There is my mentor, of course, but he's my teacher and I try very hard not to talk him to death about my problems or use him as a default psychiatrist. And here's how I know I really haven't been well lately - I have been hiding from him for almost 2 weeks. I promised both him and myself that I would be honest with him about my health this year, and it's a promise I haven't really honoured these last weeks. Truthfully I would let it go even longer, but it's mid semester break next week and I can't hide from him for almost a month, that's just wrong. Especially given we are at the business end of the year.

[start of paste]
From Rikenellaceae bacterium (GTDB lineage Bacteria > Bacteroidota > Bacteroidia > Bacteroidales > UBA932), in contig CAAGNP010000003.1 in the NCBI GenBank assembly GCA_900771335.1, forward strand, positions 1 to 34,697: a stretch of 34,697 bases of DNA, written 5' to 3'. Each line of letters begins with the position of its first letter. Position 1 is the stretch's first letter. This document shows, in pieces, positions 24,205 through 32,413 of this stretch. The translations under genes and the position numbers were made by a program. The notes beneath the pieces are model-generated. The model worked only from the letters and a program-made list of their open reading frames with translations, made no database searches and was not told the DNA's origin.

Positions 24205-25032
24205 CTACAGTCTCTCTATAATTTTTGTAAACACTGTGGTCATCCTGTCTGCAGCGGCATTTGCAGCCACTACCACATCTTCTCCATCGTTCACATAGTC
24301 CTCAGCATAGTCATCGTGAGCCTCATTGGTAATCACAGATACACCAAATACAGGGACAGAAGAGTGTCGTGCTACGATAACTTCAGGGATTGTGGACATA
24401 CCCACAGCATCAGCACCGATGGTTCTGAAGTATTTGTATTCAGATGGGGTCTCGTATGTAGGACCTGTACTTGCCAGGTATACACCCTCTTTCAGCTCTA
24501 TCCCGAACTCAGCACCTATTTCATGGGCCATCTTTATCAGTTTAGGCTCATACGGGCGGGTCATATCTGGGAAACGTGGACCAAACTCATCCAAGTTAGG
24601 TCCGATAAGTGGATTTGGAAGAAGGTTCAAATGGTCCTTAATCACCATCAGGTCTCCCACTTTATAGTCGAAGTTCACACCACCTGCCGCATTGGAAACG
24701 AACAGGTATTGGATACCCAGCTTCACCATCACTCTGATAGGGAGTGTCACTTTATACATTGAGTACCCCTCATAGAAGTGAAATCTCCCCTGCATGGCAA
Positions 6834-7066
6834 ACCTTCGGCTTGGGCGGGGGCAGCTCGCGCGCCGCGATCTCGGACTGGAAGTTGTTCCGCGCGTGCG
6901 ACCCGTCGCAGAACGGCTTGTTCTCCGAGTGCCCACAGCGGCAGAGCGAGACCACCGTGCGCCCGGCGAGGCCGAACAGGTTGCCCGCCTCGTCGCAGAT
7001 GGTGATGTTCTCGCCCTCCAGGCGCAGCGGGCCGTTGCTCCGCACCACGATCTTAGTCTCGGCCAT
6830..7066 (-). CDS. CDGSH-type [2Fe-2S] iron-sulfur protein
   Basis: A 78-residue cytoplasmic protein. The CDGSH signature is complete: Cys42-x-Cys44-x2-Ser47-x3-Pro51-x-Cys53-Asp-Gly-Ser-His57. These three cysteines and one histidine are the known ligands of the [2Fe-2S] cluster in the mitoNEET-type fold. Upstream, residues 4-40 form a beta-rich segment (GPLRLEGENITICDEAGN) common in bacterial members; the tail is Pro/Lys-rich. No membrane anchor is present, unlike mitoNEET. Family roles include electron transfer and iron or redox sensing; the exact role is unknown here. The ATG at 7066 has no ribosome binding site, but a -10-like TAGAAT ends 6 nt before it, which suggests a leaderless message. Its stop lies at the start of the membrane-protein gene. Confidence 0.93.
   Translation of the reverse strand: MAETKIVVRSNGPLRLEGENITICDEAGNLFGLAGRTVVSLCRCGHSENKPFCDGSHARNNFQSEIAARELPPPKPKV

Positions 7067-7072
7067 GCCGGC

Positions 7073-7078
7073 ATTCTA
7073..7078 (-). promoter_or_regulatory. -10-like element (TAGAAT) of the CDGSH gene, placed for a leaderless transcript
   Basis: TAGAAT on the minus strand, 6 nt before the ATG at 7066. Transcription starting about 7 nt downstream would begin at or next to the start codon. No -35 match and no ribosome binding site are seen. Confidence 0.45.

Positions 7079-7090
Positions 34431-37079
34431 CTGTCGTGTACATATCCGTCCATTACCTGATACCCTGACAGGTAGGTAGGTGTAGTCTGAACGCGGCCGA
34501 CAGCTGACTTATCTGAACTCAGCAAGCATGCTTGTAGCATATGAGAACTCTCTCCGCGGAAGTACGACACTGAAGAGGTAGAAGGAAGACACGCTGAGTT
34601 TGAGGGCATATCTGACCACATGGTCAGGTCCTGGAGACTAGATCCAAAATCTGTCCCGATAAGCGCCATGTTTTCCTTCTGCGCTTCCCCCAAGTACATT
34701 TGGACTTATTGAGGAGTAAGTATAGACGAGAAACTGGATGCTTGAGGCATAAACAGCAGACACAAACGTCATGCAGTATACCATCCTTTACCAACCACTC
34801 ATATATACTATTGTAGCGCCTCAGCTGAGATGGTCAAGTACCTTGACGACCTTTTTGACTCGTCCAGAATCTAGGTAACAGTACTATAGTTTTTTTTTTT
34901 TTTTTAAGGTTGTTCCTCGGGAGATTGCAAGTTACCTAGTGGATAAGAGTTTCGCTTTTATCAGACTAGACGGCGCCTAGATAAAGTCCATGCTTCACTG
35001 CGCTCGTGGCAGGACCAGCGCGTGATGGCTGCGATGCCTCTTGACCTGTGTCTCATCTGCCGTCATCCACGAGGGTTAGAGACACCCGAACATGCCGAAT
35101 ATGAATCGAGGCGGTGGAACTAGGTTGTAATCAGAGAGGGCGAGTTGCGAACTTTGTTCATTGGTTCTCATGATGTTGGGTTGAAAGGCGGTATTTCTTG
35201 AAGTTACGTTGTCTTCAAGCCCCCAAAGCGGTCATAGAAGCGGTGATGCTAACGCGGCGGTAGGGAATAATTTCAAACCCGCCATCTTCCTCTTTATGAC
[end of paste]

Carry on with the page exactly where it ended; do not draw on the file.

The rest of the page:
One of the best things about a trip is leaving and seeing the city go behind you. I actually prefer trains as you can get lots of things done and it's more smooth, the journey, and the world sweeps past at such a rate, it's exhilarating. You also have more room to hide on a train....are you seeing a pattern here, with my behaviour? But it's a lovely thing, leaving. The worst part is coming back, knowing you're coming back into your old life, old ways, and the work that you can't possibly do right now. Plus a birthday at the end of the week. When the bus eventually got back into Sydney, and very quickly, I might add, I just didn't want to get off.